2014 "Life List" Crowns the “All Star” States That Attack Women’s Rights Best

What Women Really Think
Jan. 14 2014 11:31 AM

AUL’s “Life List” Crowns the “All Star” States That Attack Women’s Rights Best

79162520-pro-choice-supporters-and-members-of-planned-parenthood
Planned Parenthood is more concerned about its bottom line than about women, according to Americans United for Life President Charmaine Yoest.

Photo by David McNew/Getty Images

Americans United for Life, one of the most powerful opponents of reproductive health care, released their 2014 "Life List" today, celebrating the states that have done the most to deprive women of access to safe, legal abortion. The press release announcing the list—which Louisiana tops as the "most protective state," followed by Oklahoma, Arkansas, Arizona, Pennsylvania, and Texas—is an absolute masterpiece in smarmy bad faith. The premise? That safe, legal abortion needs to be chipped away for women's own good. "Each of AUL’s All Stars enacted life-saving legislation to protect mother and child from an abortion industry more committed to its financial bottom line than protecting women from a dangerous procedure that is too often performed in substandard facilities," writes Charmaine Yoest, the president of AUL. 

AUL is one of the architects of the popular strategy, which is employed by their "All Stars," of writing phony health regulations that serve no other purpose but to shut down clinics. For all its concern about women's health, however, AUL does not seem to care very much that not having an abortion means developing a condition known as child birth that usually requires hospitalization and much more invasive medical interventions than the extremely low-complication abortions AUL works to wipe out. Reading the press release, one gets the impression that abortion is something women just do because some marketer told them it was cool. Pregnancy, child birth, and the illegal means women turn to when they can't access legal abortion all go unmentioned. 

Advertisement

What is unclear is if anyone is fooled by this disingenuous pose of concern for the health of people who were, until recently, casually regarded by anti-choicers as murderers for wanting to terminate their pregnancies. On the "are you kidding me" scale, the claim that safe abortion must be ended to protect women falls somewhere between GOP claims to have an alternative health care plan and the assertion that the Civil War was not fought over slavery.

Regardless of whether there exists someone naive enough to buy this, however, the facts remain: Actual medical experts like the American Congress of Obstetricians and Gynecologists have denounced the phony health regulations aimed at shutting down abortion clinics, because the regulations "erode women’s health" by denying women "the benefits of well-researched, safe, and proven protocols." Child birth is 14 times more dangerous than legal abortion. (Not that child birth in the U.S. is particularly dangerous, with a fatality rate of 1 in 11,000. It's just that abortion is that safe.) Abortion is no more an "industry" than any other kind of medical care—including prenatal care and high-cost child-birth care—and, in many cases, it's provided by nonprofits like Planned Parenthood. Shutting down access to legal abortion drives desperate women into the black market, and illegal abortion, unlike legal abortion, does have a high fatality rate.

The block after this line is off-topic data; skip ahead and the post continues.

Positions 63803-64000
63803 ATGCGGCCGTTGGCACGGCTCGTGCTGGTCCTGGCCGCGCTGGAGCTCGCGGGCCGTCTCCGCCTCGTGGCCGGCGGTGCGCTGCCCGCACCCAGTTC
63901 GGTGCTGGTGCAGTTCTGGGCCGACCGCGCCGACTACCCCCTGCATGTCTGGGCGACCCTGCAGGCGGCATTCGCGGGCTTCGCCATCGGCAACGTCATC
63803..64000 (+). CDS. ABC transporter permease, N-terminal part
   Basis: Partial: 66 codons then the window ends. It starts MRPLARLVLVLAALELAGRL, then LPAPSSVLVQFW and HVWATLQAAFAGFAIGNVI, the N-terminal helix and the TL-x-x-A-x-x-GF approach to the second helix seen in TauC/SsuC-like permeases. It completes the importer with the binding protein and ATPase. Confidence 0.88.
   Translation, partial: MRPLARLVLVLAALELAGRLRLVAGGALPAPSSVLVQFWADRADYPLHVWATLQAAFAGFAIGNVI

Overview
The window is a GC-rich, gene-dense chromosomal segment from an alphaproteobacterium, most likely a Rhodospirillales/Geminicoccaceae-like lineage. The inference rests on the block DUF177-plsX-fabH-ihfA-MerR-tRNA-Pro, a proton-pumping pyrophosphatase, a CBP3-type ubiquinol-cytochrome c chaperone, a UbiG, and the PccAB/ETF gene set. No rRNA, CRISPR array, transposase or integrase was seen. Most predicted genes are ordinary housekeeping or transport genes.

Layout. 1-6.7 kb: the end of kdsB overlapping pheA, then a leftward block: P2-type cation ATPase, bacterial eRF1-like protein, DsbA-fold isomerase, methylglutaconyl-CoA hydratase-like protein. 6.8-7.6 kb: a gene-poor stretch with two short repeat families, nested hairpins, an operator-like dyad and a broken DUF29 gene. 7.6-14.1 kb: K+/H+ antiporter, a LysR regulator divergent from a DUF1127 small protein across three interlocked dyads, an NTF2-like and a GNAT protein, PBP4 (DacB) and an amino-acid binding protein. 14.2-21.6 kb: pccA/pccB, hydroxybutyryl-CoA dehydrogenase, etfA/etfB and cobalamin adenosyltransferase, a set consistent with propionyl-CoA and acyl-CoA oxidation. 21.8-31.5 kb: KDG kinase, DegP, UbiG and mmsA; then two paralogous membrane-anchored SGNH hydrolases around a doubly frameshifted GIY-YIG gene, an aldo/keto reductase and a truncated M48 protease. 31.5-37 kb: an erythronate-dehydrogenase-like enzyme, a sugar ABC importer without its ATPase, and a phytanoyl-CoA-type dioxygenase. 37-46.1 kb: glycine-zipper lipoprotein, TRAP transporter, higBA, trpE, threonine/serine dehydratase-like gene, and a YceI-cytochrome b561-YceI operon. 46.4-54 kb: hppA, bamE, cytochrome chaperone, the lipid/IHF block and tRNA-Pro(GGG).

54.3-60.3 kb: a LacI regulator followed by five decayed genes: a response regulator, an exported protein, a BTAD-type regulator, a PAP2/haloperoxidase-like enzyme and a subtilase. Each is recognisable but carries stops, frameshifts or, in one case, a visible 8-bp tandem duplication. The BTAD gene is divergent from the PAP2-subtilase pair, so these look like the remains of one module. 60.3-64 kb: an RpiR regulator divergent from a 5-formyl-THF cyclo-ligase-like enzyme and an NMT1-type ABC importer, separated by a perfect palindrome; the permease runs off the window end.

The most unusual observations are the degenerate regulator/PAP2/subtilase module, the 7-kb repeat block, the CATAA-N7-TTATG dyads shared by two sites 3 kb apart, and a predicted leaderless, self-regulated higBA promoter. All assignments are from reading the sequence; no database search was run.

One of AUL's "All Stars"—probably Texas—will likely be in front of the Supreme Court soon, peddling the lie that legal abortion needs to be regulated out of existence for women's own good. Let's hope the obvious bad faith on display will be too much for the justices to sign off on. 

Amanda Marcotte is a Brooklyn-based writer and DoubleX contributor. She also writes regularly for the Daily Beast, AlterNet, and USA Today. Follow her on Twitter.

TODAY IN SLATE

Jurisprudence

Scalia’s Liberal Streak

The conservative justice’s most brilliant—and surprisingly progressive—moments on the bench.

Colorado Is Ground Zero for the Fight Over Female Voters

There’s a Way to Keep Ex-Cons Out of Prison That Pays for Itself. Why Don’t More States Use It?

The NFL Explains How It Sees “the Role of the Female”

The Music Industry Is Ignoring Some of the Best Black Women Singing R&B

Culturebox

Theo’s Joint and Vanessa’s Whiskey

No sitcom did the “Very Special Episode” as well as The Cosby Show.

Television

The Other Huxtable Effect

Thirty years ago, The Cosby Show gave us one of TV’s great feminists.

Cliff Huxtable Explains the World: Five Lessons From TV’s Greatest Dad

Why Television Needs a New Cosby Show Right Now

  News & Politics
Weigel
Sept. 18 2014 8:20 PM A Clever Attempt at Explaining Away a Vote Against the Farm Bill
  Business
Moneybox
Sept. 18 2014 6:02 PM A Chinese Company Just Announced the Biggest IPO in U.S. History
  Life
The Slate Quiz
Sept. 18 2014 11:44 PM Play the Slate News Quiz With Jeopardy! superchampion Ken Jennings.
  Double X
Doublex
Sept. 18 2014 8:07 PM Crying Rape False rape accusations exist, and they are a serious problem.
  Slate Plus
Behind the Scenes
Sept. 18 2014 1:23 PM “It’s Not Every Day That You Can Beat the World Champion” An exclusive interview with chess grandmaster Fabiano Caruana.
  Arts
Brow Beat
Sept. 18 2014 4:33 PM The Top 5 Dadsplaining Moments From The Cosby Show
  Technology
Future Tense
Sept. 18 2014 6:48 PM By 2100 the World's Population Could Be 11 Billion
  Health & Science
Science
Sept. 18 2014 3:35 PM Do People Still Die of Rabies? And how do you know if an animal is rabid?
  Sports
Sports Nut
Sept. 18 2014 11:42 AM Grandmaster Clash One of the most amazing feats in chess history just happened, and no one noticed.